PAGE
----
Tag: birth defects

More Evidence Prenatal Folic Acid May Lower Autism Risk

More evidence suggests that prenatal folic acid supplementation may lower the risk of developing autism. A population-based cohort study of almost 85,000 children in Norway showed that those children whose mothers used supplemental folic acid early in pregnancy had 39% lower odds of having autistic disorder than those whose mothers did not use the supplements….

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Vitamin D Deficiency in Pregnancy Linked to Low Birth Weight

Vitamin D levels in early pregnancy are closely related to birth weight, head circumference and ponderal index, but not placental growth, in term infants, according to a study published online November 16 and in the January 2013 issue of the Journal of Clinical Endocrinology & Metabolism. Alison D. Gernand, PhD, MPH, a postdoctoral associate in the Department of…

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H1N1 Vaccine Safe in Pregnancy

July 10, 2012 — Exposure to adjuvanted influenza A(H1N1) vaccine before birth does not increase the risk for major birth defects, preterm birth, or fetal growth restriction, according to a study published in the July 10 issue of JAMA. Pregnant women face elevated risk for severe illness, death, and poor pregnancy outcome from influenza, and the…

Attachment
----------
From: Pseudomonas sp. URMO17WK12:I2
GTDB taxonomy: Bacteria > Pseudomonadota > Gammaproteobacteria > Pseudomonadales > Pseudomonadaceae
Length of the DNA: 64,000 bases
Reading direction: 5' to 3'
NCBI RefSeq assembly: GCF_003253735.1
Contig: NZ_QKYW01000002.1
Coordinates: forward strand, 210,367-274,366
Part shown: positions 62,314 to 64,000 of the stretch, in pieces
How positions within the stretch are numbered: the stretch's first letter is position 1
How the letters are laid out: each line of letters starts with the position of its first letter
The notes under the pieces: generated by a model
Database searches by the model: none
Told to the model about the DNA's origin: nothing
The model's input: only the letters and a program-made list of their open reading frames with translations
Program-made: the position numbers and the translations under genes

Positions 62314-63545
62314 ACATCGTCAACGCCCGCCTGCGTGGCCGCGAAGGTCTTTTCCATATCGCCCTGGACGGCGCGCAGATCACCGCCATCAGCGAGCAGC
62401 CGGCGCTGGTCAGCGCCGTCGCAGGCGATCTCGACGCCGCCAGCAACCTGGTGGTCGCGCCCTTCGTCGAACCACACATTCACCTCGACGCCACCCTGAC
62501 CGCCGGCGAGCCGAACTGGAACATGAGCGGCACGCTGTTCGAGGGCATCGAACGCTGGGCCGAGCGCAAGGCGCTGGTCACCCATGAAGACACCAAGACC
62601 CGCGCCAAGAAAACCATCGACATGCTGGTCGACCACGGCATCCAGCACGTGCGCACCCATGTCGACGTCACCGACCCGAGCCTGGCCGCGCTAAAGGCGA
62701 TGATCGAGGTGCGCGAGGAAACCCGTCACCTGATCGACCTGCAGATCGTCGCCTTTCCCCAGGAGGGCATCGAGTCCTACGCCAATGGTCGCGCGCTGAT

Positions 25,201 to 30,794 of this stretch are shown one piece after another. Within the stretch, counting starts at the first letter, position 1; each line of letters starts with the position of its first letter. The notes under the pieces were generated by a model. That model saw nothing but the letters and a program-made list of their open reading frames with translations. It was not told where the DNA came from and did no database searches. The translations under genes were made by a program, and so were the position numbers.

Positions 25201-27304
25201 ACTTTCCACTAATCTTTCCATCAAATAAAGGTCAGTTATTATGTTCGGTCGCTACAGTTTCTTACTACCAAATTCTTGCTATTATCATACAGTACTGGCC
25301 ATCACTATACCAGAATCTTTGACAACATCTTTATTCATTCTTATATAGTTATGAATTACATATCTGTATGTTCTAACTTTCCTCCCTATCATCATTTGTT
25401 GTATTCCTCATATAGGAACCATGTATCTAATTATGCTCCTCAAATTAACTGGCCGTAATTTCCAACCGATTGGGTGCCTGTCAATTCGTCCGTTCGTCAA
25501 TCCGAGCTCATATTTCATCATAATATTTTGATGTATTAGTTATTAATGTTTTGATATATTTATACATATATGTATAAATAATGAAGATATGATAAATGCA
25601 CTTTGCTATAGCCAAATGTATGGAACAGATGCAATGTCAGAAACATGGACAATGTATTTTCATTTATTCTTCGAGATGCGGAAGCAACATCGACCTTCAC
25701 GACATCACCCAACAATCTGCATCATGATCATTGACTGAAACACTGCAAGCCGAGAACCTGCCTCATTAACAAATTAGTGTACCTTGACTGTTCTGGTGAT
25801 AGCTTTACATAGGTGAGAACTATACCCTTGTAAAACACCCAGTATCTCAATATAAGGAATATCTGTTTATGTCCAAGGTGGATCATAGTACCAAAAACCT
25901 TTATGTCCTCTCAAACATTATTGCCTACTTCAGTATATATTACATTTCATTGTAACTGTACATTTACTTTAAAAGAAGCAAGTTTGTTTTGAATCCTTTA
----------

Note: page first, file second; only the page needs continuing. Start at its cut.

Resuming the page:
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Less Folic Acid in Pregnancy Tied to Autism: Study

NEW YORK (Reuters Health) Jun 06 – In a new study from California, mothers of children with autism recalled getting less folic acid through food and supplements early in their pregnancies than mothers whose kids didn’t develop the disorder. Meeting recommendations for folic acid — at least 600 mcg per day — in the first…

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More Evidence Folic Acid Prevents Birth Defects

NEW YORK (Reuters Health) – A new study finds that South Carolina’s rate of spina bifida and similar birth defects fell substantially after more women began taking folic acid — adding to evidence of the B vitamin’s benefits during pregnancy. Since 1998, the U.S. has required manufacturers to add folic acid to enriched flours, breads,…

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Smoking in Early Pregnancy Linked to Infant Heart Defects

Smoking in early pregnancy may raise the risk for certain congenital heart defects (CHD) in infants, according to the results of an analysis from the Baltimore-Washington Infant Study reported online February 28 and in the March print issue of Pediatrics. “Maternal smoking during pregnancy has been implicated as a possible risk factor for birth defects, but…

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